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The elephant on the travel desk

by Gavin Haines, travel writer (BBC, Telegraph, Positive News)

FlightFree UK
16 Oct 2 min read

It’s all very well giving up meat, buying second-hand clothes and not driving a car, but if you’re also a regular down at Heathrow Airport (the UK’s single biggest emitter of carbon dioxide) then you definitely can’t call yourself an environmentalist.

That was the situation I found myself in until recently. For while I have gone to great lengths to reduce my carbon footprint lately, my aviation-reliant job as a travel writer has been making a mockery of my eco credentials. My flying habit has been the elephant in the room – and this summer I decided to address the elephant.

My wife and I gave up flying for our holidays last year. We have since gone Inter-railing (following a similar route across Europe to one we took many years ago as students) and this summer we cycled up the Dutch coast to the island of Texel, where there are beaches that wouldn’t look out of place in the Caribbean. It was one of the best holidays we’ve had.

Now I’m quitting air travel for work. It’s a tough call because it clips my wings as a travel writer, but it’s also the right call. As we reach a climate tipping point, jumping on a plane to scribble a few words about destinations that are often reeling from climate change seems absurd. “I swam amidst bleached reefs and considered my own contribution to their downfall – I’d flown 6,000 miles to be here.” That’s how I felt on my last trip to the tropics. Who’d publish that? Not Conde Nast.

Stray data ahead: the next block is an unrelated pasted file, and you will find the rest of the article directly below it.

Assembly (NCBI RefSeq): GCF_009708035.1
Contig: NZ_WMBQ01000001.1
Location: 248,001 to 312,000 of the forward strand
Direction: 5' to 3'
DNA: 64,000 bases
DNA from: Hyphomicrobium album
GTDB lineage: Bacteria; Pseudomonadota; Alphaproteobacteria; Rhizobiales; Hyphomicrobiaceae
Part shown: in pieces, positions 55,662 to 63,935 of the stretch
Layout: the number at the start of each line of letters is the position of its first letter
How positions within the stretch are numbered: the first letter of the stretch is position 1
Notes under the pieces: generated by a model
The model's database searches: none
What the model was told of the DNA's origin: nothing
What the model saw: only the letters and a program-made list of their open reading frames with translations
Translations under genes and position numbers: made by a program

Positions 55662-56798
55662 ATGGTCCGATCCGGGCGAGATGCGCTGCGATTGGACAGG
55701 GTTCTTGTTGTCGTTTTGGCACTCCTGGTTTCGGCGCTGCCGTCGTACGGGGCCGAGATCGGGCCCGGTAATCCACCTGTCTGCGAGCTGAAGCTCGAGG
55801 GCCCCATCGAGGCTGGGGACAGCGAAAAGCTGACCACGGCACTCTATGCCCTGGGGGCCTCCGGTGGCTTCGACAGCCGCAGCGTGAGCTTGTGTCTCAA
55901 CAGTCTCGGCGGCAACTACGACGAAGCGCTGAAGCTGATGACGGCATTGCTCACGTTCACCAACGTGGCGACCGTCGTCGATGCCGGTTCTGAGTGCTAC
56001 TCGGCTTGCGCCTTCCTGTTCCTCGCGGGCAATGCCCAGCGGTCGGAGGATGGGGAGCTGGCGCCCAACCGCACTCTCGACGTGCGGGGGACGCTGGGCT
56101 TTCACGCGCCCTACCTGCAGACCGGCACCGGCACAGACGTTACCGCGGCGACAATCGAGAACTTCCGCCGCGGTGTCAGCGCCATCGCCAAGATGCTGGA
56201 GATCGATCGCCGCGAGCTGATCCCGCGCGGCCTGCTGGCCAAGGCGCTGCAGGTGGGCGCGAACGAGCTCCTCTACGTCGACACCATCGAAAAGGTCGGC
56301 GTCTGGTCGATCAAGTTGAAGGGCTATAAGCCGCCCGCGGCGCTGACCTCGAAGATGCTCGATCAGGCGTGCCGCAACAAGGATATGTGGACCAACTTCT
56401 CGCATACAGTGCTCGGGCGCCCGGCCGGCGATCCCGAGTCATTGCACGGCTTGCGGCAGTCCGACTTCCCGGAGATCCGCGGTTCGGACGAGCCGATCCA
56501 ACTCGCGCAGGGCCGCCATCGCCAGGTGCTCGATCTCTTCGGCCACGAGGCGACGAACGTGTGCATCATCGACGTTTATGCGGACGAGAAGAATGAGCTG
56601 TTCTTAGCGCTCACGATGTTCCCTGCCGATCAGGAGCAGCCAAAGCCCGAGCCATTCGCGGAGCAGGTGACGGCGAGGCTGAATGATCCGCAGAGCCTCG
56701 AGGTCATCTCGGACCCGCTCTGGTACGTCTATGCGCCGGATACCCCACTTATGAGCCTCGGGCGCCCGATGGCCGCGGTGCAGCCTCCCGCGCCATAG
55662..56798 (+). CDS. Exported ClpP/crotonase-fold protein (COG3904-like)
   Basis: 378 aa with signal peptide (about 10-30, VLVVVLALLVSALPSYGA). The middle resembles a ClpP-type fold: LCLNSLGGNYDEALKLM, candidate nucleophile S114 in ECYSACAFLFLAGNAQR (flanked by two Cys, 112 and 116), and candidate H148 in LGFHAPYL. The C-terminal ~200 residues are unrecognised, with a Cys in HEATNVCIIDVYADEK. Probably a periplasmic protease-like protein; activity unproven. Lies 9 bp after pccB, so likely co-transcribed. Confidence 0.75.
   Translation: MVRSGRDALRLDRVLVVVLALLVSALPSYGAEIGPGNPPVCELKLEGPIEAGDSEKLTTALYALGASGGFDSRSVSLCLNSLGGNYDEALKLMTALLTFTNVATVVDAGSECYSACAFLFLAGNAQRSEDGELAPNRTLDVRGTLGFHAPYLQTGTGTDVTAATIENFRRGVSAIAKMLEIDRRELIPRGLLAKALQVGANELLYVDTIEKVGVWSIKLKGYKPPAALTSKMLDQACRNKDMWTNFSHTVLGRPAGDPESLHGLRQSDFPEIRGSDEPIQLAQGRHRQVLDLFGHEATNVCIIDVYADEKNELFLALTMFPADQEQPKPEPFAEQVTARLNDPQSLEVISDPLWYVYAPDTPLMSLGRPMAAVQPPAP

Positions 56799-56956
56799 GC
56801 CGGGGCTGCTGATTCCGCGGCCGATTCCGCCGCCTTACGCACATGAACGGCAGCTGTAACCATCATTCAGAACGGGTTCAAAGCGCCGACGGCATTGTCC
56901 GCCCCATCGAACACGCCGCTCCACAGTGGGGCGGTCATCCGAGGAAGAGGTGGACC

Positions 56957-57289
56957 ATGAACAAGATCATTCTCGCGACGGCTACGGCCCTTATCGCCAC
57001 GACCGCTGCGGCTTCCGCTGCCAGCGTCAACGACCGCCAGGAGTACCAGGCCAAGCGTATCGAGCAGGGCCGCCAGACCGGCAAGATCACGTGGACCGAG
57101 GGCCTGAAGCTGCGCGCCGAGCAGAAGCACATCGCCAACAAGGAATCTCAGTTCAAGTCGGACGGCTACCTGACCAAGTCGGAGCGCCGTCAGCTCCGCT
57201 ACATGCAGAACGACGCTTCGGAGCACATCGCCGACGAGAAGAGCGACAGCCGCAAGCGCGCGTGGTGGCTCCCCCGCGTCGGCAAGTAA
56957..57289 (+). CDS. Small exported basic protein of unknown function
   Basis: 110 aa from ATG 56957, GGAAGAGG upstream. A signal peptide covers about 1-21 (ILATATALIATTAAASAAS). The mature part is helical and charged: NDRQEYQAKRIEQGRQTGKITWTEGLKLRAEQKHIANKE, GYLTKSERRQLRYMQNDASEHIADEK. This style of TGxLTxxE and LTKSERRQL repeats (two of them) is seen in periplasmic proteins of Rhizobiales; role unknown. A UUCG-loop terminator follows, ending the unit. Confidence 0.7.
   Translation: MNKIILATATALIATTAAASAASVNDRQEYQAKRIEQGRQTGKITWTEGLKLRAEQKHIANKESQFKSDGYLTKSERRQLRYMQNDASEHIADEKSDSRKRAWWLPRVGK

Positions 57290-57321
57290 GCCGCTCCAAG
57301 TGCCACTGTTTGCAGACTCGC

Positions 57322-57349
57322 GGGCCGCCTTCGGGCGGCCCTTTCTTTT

At this point, you shout: hypocrite. And yes, it’s all very well me giving up air travel having belched out more than my fair share of CO2 already. But doing the right thing today shouldn’t mean getting a kicking for the stuff we did yesterday. We all have the capacity to change and we shouldn’t fear being labelled a hypocrite in doing so.

The first test of my no-fly rule came earlier this month when I was asked to cover an event in the South of France. I accepted the commission on the condition that my employer paid for me to go by train (perversely this was more expensive than flying). He agreed and I had a stunning ride from London to the Cote d’Azur, watching the landscapes, weather and vegetation change as the TGV sped south. It was far more civilised than the easyJet flight I took the year before.

There is one issue I haven’t worked out yet: seeing my brother. He lives in Vancouver and if we want to see each other, which we do, at some point one of us will have to cross a continent and a sea. Doing a Greta would take about two weeks and wipe out my savings, so maybe I will have to make a compromise at some point in the name of brotherly love. It’s the only thing that would get me on a plane now.

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